Oh, speaking of vegan options, there wasn’t a ton to be had in Shoreview, Minnesota. BUT, pretty much every restaurant I walked into had gluten-free options. FYI: About 1 percent of Americans have Celiac disease, while 6 percent of Americans say they’re vegan. It’s more likely that a vegan will walk into their restaurant than someone with Celiac disease, but it’s OK. I made it work. I just think it’s funny that they’ve embraced the whole gluten-free thing, but veganism, not so much.

The other thing about the trip that cracked me up: So many of my coworkers said, “Oh, you look just like your photo.” We have photos in our email, Skype, etc. I kept wondering, “Who doesn’t look like their photo?” Maybe I’ll swap my photo out with the worst wedding photo ever taken.

A week before my work trip, I fell and sprained my ankle, but I didn’t know, because I’m practically a genius. I was hobbling around the office, but no one even noticed. I looked like Catherine O’Hara in “Best In Show.”

It probably didn’t help that there was a huge Super Target nearby our hotel, and one night I spent two hours walking around. My ankle really hurt, but SUPER TARGET.

Every night after dinner I went back to my hotel room, put my foot up and watched the second season “The Good Place.” (So good, you guys! You should watch it.) One night I watched a documentary about Jane Goodall called, appropriately, “Jane.”

On the plane, I watched “Pitch Perfect 3” and “Bad Moms Christmas,” which are perfect airplane movies in that they don’t make you laugh or cry and draw attention to yourself. They were not good. “Pitch Perfect 3” actually had explosions, and I think Fat Amy full-on murders some people. I thought this was a movie about an acapella singing group. WTF?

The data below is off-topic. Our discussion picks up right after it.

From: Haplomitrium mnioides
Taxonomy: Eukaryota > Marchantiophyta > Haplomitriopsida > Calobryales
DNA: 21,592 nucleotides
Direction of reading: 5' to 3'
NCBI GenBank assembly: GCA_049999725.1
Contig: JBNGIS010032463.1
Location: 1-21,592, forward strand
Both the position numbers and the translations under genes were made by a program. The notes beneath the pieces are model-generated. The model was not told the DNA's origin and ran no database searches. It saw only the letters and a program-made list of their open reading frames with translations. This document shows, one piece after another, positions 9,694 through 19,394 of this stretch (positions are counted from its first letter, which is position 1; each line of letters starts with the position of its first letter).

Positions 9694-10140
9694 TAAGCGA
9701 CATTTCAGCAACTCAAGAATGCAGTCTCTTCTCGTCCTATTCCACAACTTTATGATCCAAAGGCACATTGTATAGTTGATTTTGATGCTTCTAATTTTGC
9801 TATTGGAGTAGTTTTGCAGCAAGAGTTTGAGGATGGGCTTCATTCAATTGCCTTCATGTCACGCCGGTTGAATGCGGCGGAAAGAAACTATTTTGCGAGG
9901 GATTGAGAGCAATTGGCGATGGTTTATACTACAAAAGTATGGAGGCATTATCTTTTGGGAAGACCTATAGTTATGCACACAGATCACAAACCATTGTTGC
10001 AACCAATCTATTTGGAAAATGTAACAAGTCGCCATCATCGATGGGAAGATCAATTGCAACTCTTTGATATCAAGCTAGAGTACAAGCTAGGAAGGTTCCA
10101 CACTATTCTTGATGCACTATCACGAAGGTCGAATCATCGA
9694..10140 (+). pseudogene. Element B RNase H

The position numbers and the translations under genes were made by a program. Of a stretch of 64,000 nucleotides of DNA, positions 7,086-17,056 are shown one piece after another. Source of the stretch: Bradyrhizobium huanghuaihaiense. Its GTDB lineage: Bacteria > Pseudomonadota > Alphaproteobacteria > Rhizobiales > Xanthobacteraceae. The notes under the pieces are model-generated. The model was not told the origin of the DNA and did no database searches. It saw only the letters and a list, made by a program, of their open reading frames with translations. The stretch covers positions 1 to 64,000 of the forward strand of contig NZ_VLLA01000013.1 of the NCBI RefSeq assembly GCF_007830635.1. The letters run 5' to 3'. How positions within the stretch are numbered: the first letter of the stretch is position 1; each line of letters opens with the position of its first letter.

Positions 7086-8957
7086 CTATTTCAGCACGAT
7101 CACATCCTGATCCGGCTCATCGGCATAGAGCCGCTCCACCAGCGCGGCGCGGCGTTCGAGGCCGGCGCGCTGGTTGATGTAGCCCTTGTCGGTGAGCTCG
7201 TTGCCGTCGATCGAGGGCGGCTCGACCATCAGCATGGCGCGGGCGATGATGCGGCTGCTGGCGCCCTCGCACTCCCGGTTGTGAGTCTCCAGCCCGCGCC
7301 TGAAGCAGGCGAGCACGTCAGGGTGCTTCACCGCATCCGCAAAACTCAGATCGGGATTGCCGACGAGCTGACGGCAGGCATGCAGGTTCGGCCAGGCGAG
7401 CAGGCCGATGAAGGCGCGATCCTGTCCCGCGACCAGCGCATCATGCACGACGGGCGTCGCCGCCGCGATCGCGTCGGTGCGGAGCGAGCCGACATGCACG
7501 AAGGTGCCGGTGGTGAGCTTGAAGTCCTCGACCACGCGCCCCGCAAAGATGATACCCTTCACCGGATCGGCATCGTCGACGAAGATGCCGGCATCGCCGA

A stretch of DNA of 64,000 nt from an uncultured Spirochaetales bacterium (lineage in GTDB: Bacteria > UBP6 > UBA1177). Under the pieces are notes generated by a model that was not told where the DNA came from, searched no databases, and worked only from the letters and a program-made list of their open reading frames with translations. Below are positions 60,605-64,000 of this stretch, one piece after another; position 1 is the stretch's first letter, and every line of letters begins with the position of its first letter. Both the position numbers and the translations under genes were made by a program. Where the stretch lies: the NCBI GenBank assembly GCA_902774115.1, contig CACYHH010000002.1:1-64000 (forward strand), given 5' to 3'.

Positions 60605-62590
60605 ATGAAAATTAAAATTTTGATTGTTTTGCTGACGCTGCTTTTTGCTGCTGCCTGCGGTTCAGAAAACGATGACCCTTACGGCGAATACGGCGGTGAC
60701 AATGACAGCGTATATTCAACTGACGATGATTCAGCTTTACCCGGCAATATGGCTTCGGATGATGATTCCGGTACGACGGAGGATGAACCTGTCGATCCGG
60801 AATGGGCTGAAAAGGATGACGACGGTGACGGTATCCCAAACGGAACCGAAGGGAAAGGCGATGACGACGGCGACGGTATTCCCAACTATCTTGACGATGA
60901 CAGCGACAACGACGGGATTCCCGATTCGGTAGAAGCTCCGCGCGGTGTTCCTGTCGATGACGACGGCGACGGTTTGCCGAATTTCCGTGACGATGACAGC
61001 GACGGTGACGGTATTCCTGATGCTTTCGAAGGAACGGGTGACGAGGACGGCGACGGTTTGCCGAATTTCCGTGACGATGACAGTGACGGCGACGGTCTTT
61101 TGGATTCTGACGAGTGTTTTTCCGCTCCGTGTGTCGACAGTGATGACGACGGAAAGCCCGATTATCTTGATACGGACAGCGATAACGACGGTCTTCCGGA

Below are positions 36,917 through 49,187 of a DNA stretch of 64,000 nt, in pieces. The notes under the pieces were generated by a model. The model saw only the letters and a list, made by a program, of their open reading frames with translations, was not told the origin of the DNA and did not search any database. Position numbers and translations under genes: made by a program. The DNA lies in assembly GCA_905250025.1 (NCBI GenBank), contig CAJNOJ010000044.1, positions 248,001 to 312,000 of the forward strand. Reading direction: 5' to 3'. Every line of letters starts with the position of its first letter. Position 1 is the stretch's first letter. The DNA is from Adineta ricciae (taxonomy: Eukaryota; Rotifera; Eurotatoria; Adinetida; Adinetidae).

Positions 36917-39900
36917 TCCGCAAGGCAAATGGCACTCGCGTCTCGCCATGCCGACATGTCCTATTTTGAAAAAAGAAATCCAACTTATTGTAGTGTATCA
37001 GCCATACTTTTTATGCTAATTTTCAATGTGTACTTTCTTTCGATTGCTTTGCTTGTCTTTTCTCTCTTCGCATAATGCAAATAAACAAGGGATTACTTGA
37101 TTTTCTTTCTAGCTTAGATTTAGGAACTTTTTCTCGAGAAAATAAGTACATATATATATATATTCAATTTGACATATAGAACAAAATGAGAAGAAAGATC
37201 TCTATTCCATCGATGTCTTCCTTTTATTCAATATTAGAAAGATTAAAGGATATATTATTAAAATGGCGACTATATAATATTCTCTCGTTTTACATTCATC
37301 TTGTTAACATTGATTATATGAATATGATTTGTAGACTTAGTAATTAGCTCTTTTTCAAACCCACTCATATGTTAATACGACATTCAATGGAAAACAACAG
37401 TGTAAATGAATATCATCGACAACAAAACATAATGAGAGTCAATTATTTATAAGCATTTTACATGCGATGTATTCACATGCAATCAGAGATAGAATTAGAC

Anyway, I was in Minnesota for five days – FIVE DAYS! That’s the longest I’ve ever been away from my mighty, mighty good boy Calvin.

My mighty, mighty good man David travels for work all the time. I never do. In fact, when I told Calvin that I was going on a trip for work, and I’d be gone, he said, “Not Mommy. Daddy is going to work.”

David said that Calvin asked about me every morning and every night. Of course, when I would FaceTime, he would give me the cold shoulder, but at least the pets were happy to see me.

Actually, when I got home late Friday night, Calvin will still awake, and he insisted I get into bed with him. He really missed me, and I missed him terribly. For about a week after I got back, Calvin was watching me like a hawk, never letting me out of his sight. It was nice to be missed.


2 Comments

I don’t know how to make small talk with kids

Yeah, so, a few weeks ago I did something I thought I’d never do.

No, I didn’t vote for a Republican.

No, I didn’t donate money to the NRA.

That’s disgusting. Get your mind out of the gutter.

I chaperoned a field trip for my mighty, mighty good boy Calvin’s school. The kindergarten classes were visiting the California Academy of Sciences, and the kindergarteners in Calvin’s special day class were invited to go, too.

Taking on the jellies.

I learned a few things on this field trip.

  • Starfish are not really fish.
  • The Academy of Sciences has penguins!
  • I don’t really know how to talk to kids that are not Calvin.